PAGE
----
Still Grieving the loss of my old life.

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sickinterval
Regular Member


Date Joined Sep 2011
Total Posts : 33
   Posted Yesterday 4:23 PM (GMT -6)   
I am trying to keep a positive outlook but it is difficult. I have a great husband and two teenage children that are supportive. I also have a great set of work friends that have made my daily work life easier. I want to have an attitude of gratitude but when I feel like crap on and off through out the day, week after week, going on 6 months now I am having a hard time. I could use any suggestions as I am trying to live the life I now have instead of the life I thought I would have.

PattyLatty
Veteran Member


Date Joined Mar 2006
Total Posts : 2608
   Posted Yesterday 5:20 PM (GMT -6)   
Please don't give up. I understand how you feel because I felt exactly the same way. For years. I came to realize that I am not lupus. Although I wasn't able to do the things I wanted, and felt that life was passing me by, I sought out emotional help from a good counselor, did my best to stay in a good mood and not burden my family any more than I had to, and I took very good care of myself. I believe that my lupus is now in remission. It can happen to you too.

I believe that those of us who have supportive families are so fortunate. I received so much moral support from this forum because the folks here really understand, and I felt welcome to complain and vent as much as I wanted.

Sending a big hug your way.

Pat
SLE, fibro, renauds, restless leg, hiatal hernia, double vision, migraines, costocondritis.

plaquenil, neurontin 1200mg, synthroid, spironolactone, actonel, niaspan, simcor, lunesta, cymbalta 90mg, norco 10, vitamin D, Calcium, Multi Vit. Fish Oil, low strength aspirin

couchtater
Elite Member


Date Joined Jul 2009
Total Posts : 14475
   Posted Yesterday 5:55 PM (GMT -6)   
I'm in the same state you're in. I miss my old life, too.
Lupus is definitely a kink in the road.
Joy

Lynnwood
Veteran Member


Date Joined May 2005
Total Posts : 7723
   Posted Yesterday 8:06 PM (GMT -6)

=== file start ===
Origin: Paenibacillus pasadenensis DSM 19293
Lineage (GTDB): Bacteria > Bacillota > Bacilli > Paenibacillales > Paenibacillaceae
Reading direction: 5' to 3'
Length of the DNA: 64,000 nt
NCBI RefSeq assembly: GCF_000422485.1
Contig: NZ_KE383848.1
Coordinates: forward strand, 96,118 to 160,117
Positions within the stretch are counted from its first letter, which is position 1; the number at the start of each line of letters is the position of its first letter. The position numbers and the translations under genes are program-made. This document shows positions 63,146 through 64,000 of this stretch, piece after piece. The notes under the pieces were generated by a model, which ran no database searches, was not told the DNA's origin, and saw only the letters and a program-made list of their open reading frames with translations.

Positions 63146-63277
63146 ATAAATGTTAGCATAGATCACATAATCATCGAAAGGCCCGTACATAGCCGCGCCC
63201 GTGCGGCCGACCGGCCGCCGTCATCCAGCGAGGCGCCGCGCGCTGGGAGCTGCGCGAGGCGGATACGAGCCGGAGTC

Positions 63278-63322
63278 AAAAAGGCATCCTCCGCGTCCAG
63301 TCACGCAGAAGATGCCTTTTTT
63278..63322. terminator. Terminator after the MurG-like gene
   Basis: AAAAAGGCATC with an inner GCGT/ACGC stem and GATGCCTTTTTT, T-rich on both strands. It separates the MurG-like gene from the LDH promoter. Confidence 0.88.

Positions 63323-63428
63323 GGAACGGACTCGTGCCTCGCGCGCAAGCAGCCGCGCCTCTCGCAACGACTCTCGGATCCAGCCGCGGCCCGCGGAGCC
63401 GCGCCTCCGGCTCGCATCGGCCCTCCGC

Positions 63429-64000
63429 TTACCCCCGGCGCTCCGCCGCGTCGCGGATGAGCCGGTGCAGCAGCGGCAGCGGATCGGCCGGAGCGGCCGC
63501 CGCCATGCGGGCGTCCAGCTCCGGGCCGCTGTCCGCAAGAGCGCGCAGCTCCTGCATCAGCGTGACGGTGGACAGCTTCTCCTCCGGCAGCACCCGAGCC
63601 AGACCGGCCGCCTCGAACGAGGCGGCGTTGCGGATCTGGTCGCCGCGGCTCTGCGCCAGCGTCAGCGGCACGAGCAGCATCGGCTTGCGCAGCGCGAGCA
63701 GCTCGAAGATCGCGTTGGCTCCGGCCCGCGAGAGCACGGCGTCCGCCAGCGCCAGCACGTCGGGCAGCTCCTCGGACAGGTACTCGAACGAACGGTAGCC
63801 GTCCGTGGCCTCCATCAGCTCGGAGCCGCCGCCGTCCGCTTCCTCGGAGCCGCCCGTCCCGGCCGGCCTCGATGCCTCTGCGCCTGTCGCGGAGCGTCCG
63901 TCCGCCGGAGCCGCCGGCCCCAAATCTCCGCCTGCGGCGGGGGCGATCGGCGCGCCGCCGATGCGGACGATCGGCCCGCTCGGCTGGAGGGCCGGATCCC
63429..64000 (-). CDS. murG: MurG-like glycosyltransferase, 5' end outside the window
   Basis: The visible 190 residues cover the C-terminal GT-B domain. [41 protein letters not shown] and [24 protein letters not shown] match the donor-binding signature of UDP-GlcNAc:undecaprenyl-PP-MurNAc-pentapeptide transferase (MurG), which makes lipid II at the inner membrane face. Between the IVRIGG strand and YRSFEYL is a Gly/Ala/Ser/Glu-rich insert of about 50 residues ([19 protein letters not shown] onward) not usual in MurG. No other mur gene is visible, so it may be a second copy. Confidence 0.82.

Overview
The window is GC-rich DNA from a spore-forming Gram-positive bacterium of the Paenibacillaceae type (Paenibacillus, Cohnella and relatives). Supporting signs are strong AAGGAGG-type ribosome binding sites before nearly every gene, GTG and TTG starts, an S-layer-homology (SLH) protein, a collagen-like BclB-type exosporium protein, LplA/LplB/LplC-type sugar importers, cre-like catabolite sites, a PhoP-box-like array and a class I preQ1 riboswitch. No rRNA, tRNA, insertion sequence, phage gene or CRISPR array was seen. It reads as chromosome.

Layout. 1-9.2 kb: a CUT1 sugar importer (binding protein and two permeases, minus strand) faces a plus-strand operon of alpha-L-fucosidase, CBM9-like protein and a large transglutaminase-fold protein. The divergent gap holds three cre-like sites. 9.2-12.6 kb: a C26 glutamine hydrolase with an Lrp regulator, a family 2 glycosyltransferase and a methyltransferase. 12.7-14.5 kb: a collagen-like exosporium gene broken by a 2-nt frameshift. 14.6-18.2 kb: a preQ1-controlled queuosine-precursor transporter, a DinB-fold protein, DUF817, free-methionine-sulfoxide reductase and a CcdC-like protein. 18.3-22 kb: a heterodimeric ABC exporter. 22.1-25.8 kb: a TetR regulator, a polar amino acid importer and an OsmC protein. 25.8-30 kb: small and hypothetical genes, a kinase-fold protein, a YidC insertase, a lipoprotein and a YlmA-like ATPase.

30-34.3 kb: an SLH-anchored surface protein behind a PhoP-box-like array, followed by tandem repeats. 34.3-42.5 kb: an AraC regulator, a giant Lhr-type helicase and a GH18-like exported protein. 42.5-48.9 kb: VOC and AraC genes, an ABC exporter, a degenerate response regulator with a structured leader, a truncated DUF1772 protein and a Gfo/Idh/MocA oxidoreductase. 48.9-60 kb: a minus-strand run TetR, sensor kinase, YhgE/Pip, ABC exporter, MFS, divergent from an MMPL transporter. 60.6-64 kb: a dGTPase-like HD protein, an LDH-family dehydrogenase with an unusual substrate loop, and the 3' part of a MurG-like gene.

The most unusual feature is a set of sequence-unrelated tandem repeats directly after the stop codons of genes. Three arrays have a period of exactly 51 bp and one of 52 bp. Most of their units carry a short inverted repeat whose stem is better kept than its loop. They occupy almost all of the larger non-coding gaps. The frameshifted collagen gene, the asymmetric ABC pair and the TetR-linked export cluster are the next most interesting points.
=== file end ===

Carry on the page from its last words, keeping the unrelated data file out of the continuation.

Yeah, it takes a while to learn how to enjoy a new life...but it can get better. I was quite sick for about 8 years, but just kept doing the things they told me and "Letting go and letting God". Not only did I become grateful for all the things I could do, somehow my lupus decided to become "quiet". (My Dr says 'remission' isn't an applicable term for auto-immune diseases.)

Hang in there
Lynnwood, Lupus & Sjogren's Moderator
DIAGNOSING-LUPUS & LUPUS-RESOURCES
"Life is far too important to be taken seriously" - Oscar Wilde

sickinterval
Regular Member


Date Joined Sep 2011
Total Posts : 33
   Posted Today 8:17 PM (GMT -6)   
Thanks, I needed that encouragement. Sometimes I feel strong emotionally and sometimes I feel weak. The worse part is that when I feel weak I get weepy and it is hard to hide it. I want to try and fake it until I can make at work. I have the craziest sick feelings that come and then just go. I feel like I am going to pass out but never do, or throw up but never do. When that is happening it is hard to focus on what is happening in the room. I have lost 25 lbs in 3 months and get this pale look so people can tell something is not right and as soon as they act concerned the weepiness starts. I don't want to be seen as a that sick person. Lupus is so humbling!

Lynnwood
Veteran Member


Date Joined May 2005
Total Posts : 7723
   Posted Today 10:24 PM (GMT -6)   
And some of our meds upset our emotions!!! It sucks, esp. if you are like me and have never had emotions run your life before...hard to learn what to do, but you'll get it!
Lynnwood, Lupus & Sjogren's Moderator
DIAGNOSING-LUPUS & LUPUS-RESOURCES
"Life is far too important to be taken seriously" - Oscar Wilde

Butterflake
Veteran Member


Date Joined Jun 2006
Total Posts : 1650
   Posted 9/24/2011 9:14 PM (GMT -6)   
Hi sickinterval. I'm so sorry you're burdened with such a difficult transition. I worked for 5 years feeling like dog poop. A couple of things I've learned is take a bath with epsom salts as soon as you get home from work. That way you will have one less task to do before going to work. Also set out your work clothes. If you can't fix dinner, so be it; they're old enough to be helping you. My routine for five years was awaken for work, eat some breakfast, get dressed and go to work. I had an inflatable mattress and blanket I put under my desk at lunch time and would take naps. Yeah, people who don't know you think you're crazy, but that's just too bad. They don't have your pain and fatigue. Once home I would take the bath and be in bed by 6pm. The whole purpose of all this is to conserve energy. As you become acclimated to your routine, your days get a tiny bit better. You may need to spend your weekends in bed, so write a grocery list and send your family to do the chore. I was an extremely independent woman until Lupus, but I've learned to let my family and friends help me. BTW I quit work in Aug 2008 after exhausting all possible work accommidations. That step looks great on your social security disability. Eventually you'll find that the things you enjoy will change. If being in bed watching TV helps you by all means watch it. I never used to watch TV, but now I do.  I like working cross word puzzles and a few crafts. I know how hard it is right now. Please allow yourself to grieve. It's one of the best things to help your psyche. Love, Butterflake
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